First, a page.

The transition from 32- to 64-bit computing was a significant milestone that went pretty much unnoticed by the average consumer. But IT professionals are all too familiar with the advantages of that transition as well as its headaches. Although some steps have been taken since the early days to allow the two architectures to coexist in harmony, the truth is that they're more like siblings who have to be carefully kept apart to prevent them from fighting.
When it comes to enterprise printing, 32-bit and 64-bit server conflicts have been the cause of such problems as print spooler crashing or other software issues that result in print downtime. You can't run a 32-bit print spooler on a 64-bit server, for instance, and 64-bit drivers are not compatible with 32-bit systems. (This can be just as exasperating when printer manufacturers still haven't released 64-bit drivers to round out your 64-bit environment.) When these two architectures come into contact in ways that they shouldn't, brace yourself for calls to the service desk and extensive troubleshooting.
To prevent these kinds of crashes, some admins have taken the "walled garden" approach, which amounts to creating two separate environments: one of them 32-bit, with 32-bit servers, printer drivers and clients, and another 64-bit equivalent. This way, these two somewhat incompatible architectures remain distinct. Despite ensuring greater print availability and avoiding print spooler crashing as a result of 32-/64-bit conflicts, however, that essentially doubles the cost of the IT infrastructure. Even in more modest print environments, that can be a hefty price to pay for increased stability.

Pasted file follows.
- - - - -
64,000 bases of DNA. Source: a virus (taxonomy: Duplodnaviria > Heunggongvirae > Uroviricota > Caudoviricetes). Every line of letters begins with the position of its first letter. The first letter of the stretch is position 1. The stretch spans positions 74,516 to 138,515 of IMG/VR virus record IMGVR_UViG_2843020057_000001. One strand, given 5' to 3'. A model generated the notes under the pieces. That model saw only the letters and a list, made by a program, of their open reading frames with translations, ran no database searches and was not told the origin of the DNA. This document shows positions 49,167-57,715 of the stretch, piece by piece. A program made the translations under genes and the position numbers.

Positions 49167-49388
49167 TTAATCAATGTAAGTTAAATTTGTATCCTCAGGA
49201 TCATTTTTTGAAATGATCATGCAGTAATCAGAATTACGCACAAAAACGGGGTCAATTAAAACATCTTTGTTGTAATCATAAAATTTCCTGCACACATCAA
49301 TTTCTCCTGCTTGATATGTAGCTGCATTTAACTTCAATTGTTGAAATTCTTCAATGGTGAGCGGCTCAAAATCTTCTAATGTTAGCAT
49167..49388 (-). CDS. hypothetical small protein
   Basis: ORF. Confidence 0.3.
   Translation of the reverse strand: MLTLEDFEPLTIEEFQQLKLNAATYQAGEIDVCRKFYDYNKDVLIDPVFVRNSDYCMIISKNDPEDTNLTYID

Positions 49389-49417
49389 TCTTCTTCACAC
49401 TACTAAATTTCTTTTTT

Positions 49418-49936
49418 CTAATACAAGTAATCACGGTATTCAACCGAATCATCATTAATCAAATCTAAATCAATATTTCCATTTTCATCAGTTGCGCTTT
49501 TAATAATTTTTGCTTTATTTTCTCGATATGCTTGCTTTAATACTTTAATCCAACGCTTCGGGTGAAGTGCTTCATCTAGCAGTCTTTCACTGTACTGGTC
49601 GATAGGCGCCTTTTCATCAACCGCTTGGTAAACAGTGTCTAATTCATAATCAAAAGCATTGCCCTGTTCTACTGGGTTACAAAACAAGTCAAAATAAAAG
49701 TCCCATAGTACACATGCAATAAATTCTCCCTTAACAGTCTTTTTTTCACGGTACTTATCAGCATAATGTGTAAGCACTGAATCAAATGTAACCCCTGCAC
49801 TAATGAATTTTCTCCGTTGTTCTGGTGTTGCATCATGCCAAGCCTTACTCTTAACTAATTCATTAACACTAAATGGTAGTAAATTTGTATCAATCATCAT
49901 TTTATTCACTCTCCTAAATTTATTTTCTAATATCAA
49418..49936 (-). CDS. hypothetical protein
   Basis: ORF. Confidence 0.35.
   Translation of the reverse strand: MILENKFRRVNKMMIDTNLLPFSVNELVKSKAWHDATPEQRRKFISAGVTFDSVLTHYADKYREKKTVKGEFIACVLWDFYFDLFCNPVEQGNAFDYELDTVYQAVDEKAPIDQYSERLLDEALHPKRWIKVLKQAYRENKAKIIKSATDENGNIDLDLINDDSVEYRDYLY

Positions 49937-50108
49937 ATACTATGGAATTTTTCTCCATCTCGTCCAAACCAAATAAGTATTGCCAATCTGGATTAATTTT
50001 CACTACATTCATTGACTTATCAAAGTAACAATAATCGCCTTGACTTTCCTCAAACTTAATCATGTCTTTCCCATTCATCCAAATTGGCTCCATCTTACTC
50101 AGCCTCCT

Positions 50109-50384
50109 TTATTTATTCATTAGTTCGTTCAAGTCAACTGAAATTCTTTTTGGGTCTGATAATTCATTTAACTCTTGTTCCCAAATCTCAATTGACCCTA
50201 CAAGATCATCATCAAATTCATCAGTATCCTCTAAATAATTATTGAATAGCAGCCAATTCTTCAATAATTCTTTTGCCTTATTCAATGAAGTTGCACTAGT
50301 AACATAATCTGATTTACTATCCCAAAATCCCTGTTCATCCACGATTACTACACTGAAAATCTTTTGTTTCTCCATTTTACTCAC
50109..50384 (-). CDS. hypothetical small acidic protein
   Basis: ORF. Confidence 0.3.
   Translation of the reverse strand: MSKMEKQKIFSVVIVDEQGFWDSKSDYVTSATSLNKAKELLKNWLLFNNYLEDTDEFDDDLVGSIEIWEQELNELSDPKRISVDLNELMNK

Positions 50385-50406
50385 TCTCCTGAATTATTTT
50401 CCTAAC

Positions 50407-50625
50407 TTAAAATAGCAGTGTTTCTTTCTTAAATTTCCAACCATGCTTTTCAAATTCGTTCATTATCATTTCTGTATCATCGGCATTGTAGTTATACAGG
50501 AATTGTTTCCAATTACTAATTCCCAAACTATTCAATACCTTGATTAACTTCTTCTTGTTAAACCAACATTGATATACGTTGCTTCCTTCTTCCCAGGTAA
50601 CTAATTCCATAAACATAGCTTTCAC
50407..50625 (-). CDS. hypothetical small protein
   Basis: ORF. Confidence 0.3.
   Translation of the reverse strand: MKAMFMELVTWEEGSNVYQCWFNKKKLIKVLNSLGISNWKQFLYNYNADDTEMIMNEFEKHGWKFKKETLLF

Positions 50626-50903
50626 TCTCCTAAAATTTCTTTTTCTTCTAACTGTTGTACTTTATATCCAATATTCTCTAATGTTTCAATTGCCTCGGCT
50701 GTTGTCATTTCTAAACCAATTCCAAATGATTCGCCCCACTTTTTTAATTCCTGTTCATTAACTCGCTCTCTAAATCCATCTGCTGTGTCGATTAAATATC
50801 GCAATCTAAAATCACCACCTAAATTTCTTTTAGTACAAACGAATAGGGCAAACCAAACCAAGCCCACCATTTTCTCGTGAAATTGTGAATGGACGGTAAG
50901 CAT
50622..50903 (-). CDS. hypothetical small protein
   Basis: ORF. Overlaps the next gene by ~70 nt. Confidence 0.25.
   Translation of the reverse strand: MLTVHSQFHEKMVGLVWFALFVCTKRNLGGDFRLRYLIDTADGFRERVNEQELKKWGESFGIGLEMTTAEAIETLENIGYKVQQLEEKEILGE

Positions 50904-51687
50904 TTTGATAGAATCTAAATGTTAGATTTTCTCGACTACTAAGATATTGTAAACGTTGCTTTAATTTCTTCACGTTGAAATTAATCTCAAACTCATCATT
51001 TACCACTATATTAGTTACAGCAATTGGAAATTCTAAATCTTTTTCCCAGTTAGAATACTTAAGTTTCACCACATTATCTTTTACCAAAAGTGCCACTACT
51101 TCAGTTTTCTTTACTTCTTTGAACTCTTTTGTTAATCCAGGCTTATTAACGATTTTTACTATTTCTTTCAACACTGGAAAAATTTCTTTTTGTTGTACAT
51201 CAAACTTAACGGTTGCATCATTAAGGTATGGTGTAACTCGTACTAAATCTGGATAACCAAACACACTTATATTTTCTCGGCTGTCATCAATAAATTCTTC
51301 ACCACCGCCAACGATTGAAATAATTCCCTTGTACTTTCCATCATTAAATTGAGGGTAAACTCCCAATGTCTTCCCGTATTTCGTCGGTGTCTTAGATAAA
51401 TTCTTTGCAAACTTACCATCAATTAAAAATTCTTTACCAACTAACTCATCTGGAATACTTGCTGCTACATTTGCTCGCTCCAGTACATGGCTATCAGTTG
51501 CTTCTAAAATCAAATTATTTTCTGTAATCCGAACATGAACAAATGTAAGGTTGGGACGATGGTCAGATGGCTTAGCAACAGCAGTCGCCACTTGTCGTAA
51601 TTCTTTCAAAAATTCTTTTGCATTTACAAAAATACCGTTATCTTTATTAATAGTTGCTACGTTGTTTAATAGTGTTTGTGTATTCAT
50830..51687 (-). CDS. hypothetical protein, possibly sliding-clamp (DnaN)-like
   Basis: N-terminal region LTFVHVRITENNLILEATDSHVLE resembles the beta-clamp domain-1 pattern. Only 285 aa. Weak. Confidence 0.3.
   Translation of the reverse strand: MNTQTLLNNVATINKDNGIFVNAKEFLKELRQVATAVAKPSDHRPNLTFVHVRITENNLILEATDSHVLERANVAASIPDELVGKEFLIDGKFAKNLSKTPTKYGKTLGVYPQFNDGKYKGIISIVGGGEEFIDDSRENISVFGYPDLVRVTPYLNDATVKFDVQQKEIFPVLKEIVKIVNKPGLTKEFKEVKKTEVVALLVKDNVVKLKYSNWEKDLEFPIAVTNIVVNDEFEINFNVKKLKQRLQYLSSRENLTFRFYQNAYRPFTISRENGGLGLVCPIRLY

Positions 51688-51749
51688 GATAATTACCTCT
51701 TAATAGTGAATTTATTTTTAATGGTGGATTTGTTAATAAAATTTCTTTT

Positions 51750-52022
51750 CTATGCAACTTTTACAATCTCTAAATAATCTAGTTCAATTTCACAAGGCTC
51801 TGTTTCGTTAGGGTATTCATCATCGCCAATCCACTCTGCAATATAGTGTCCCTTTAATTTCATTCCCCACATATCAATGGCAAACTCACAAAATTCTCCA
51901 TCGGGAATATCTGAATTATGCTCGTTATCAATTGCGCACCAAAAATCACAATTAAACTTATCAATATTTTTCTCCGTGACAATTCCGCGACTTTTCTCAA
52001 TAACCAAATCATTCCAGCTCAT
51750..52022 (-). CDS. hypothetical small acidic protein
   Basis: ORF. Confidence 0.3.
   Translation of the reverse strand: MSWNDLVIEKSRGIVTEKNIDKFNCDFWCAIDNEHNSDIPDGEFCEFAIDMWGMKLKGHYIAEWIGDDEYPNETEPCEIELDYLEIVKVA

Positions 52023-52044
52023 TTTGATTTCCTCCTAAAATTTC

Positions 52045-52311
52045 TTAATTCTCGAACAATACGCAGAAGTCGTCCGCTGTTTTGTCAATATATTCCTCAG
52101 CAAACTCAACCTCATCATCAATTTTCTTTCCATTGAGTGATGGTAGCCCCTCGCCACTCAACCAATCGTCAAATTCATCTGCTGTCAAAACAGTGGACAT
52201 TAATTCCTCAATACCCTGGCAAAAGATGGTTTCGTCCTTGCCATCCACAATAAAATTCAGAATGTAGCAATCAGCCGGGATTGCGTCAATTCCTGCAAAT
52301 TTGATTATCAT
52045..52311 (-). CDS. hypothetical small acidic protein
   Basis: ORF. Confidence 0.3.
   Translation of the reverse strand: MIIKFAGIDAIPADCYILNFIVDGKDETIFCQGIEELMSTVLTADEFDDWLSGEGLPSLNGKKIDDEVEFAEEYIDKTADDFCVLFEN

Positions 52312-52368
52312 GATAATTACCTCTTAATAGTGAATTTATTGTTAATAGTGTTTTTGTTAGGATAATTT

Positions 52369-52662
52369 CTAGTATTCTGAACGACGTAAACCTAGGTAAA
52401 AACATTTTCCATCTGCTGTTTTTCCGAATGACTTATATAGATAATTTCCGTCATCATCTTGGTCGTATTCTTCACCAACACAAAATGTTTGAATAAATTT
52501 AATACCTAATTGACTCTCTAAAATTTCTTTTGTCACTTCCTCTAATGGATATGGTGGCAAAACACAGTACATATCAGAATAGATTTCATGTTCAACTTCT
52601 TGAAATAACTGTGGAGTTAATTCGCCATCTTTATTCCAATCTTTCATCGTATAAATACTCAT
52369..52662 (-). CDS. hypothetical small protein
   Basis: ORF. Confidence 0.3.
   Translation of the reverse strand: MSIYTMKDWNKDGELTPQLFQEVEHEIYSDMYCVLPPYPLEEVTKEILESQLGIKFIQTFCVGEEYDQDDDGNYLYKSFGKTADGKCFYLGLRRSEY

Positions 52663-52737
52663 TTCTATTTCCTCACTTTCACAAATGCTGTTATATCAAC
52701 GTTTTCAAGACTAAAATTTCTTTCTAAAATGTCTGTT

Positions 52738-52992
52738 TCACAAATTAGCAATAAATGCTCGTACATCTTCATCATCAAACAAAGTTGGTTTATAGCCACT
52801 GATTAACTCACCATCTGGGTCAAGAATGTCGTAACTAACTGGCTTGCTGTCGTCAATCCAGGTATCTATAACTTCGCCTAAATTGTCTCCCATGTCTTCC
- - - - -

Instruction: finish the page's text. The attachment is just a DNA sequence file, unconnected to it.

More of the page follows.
Many other admins have taken the "please play nice" approach and tried to maintain a mixed environment. This typically involves trying to operate 32- and 64-bit software side by side and hoping for the best. Unfortunately, in some common configurations, the 32-/64-bit drivers have to have identical names. This has the potential to cause a great deal of confusion—and, of course, print spooler crashing should one of these drivers be deployed to or accessed by the wrong client. To fix the print spooler, it then becomes necessary to identify the offending driver (which, as I noted, is tough because of the identical names), fully remove or disable it, and then restart the print spooler with your fingers crossed.
That's no way to run an enterprise print environment. In mixed 32-/64-bit scenarios, PrinterLogic gives you considerably more peace of mind because it allows these two very different architectures to work seamlessly alongside one another. How so? Well, first and foremost, PrinterLogic's enterprise print management solution allows your organization to eliminate print servers completely and replace them with one centralized server running a single instance of our next-generation software—or even replace them with our serverless SaaS solution, PrinterCloud. There's no need to deal with a shared print spooler crashing because the shared print spooler is eliminated along with the print server. Instead you get direct IP printing through PrinterLogic's one-to-one connections between client devices and printers.
Furthermore, PrinterLogic's vastly improved driver management allows you to keep 32-bit and 64-bit versions for your respective clients and deploy them precisely and reliably without the need for group policy objects (GPOs) or scripts. Whereas the performance of print servers can degrade with extensive driver repositories (not to mention increasing the likelihood of driver confusion and conflicts), PrinterLogic can handle a large number of drivers and makes it possible for you to manage them with ease. That's due in part to our intuitive web-based admin console, which gives you incredible control over your entire print environment from a single pane of glass.
The reason so many organizations ultimately choose PrinterLogic is because their admins are tired of having to perform tedious print management tasks like fix the print spooler, troubleshoot a faulty driver deployment or walk the tightrope between 32- and 64-bit servers and software. By eliminating print servers and implementing PrinterLogic's advanced print management solution, those conflicts and complications can become a thing of the past.
Before becoming PrinterLogic's Technical Product Manager, Chris spent more than four years as a Technical Product Engineer, Systems Engineer, and Sales Engineer—working side by side with IT professionals to eliminate print servers from their environment. He has a B.S. degree in Information Technology and loves learning about all of the new and innovating solutions that continue to revolutionize the IT industry.